Induced Hypothermia After VF Cardiac Arrest Improves Outcomes
Hypothermia led to significantly better survival rates and neurological outcomes in patients with ventricular fibrillation but not in those with other initial rhythms.
Despite evidence that induced hypothermia therapy after cardiac arrest improves neurological outcomes and survival, cooling protocols have not been widely implemented. In a retrospective observational study, researchers compared outcomes in consecutive patients with out-of-hospital cardiac arrest who were resuscitated in the 2 years before (204 patients) and the 2 years after (287) implementation of a therapeutic hypothermia protocol at a teaching hospital in Seattle. Patients with severe infection, active bleeding, or nonintact skin from recent burns or who were in a persistent vegetative state prior to cardiac arrest were excluded.
Patients in the hypothermia group were cooled with ice packs, cooling blankets, or cooling pads and received intravenous vecuronium and diazepam. Temperature was measured with an esophageal probe; the goal of 32°C–34°C was achieved in 65% of patients. Passive rewarming commenced after 24 hours of cooling.
Rates of survival to hospital discharge were significantly higher in the hypothermia group than in the control group among patients with an initial rhythm of ventricular fibrillation (VF) (54% vs. 39%) but did not differ among patients with other rhythms. Similarly, the rate of favorable neurological outcomes was significantly higher in the hypothermia group than in the control group among patients with VF (35% vs. 15%).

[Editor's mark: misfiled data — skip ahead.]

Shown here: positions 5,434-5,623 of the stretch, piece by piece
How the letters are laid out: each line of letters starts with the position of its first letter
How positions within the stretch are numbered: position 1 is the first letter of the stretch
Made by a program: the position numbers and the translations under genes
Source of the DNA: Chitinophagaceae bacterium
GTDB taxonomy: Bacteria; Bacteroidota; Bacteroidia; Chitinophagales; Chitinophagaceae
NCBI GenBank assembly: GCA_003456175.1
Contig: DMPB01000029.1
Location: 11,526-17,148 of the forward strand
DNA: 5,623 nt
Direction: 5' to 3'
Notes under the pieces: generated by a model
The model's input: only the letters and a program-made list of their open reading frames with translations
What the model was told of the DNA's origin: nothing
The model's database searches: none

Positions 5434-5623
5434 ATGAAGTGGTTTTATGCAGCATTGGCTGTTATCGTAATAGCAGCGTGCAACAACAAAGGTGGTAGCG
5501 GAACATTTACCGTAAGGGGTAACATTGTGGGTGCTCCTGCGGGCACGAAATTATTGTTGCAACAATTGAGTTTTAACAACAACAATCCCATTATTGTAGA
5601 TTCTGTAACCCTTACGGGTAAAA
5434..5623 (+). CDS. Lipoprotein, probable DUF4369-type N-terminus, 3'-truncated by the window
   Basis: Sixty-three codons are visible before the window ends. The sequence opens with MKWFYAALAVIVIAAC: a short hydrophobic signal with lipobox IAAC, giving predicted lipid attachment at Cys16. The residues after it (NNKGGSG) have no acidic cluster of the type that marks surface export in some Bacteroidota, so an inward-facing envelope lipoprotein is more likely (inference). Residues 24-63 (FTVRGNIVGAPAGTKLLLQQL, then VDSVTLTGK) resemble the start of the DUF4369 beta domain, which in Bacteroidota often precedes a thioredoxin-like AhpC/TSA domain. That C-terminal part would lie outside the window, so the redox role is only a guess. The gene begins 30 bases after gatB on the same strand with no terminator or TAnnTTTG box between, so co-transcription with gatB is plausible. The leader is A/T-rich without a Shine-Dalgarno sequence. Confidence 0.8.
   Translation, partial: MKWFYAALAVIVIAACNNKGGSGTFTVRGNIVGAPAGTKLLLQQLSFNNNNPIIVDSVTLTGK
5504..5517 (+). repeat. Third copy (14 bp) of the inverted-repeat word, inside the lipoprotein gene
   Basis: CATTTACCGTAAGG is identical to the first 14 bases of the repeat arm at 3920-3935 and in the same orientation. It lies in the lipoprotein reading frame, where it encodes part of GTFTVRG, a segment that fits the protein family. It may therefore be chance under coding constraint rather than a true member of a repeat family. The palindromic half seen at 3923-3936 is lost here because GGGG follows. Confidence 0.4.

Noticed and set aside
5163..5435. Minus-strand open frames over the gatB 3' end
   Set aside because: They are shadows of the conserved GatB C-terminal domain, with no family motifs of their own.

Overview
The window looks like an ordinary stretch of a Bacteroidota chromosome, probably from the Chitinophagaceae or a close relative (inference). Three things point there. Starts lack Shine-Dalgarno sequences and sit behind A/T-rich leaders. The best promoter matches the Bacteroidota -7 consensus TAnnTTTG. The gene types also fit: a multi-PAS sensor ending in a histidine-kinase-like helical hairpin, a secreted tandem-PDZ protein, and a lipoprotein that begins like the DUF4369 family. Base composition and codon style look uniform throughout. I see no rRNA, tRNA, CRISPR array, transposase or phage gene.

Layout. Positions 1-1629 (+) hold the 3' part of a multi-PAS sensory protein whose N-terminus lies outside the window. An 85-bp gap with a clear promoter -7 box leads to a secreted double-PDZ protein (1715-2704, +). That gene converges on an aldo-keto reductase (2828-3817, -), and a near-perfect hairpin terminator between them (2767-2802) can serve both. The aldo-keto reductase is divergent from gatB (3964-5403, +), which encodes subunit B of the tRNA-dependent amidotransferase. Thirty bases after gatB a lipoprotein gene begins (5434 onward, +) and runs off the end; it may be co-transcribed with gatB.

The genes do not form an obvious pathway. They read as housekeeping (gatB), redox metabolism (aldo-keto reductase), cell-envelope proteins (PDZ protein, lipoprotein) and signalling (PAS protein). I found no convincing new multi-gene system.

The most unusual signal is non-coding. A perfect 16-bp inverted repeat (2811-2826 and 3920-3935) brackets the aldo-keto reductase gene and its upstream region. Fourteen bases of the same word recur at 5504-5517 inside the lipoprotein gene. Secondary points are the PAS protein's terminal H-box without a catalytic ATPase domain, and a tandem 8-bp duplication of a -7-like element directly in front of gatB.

Comment: Although a greater incidence of witnessed arrests in the hypothermia group (66%) than in the control group (57%) might have skewed the results, the findings suggest that cardiac arrest patients with an initial rhythm of VF might benefit from therapeutic cooling. Based on this and previous outcome studies (JW Emerg Med Oct 27 2006) and on other studies showing that induced hypothermia in the emergency department is feasible (JW Emerg Med Jul 11 2008), it is time for EDs (and some emergency medical services systems) to implement hypothermia protocols for comatose survivors of cardiac arrest.
Kristi L. Koenig, MD, FACEP
Published in Journal Watch Emergency Medicine November 6, 2009
Citation(s): Don CW et al. Active surface cooling protocol to induce mild therapeutic hypothermia after out-of-hospital cardiac arrest: A retrospective before-and-after comparison in a single hospital. Crit Care Med 2009 Sep 16; [e-pub ahead of print]. (http://tinyurl.com/yht8qs7)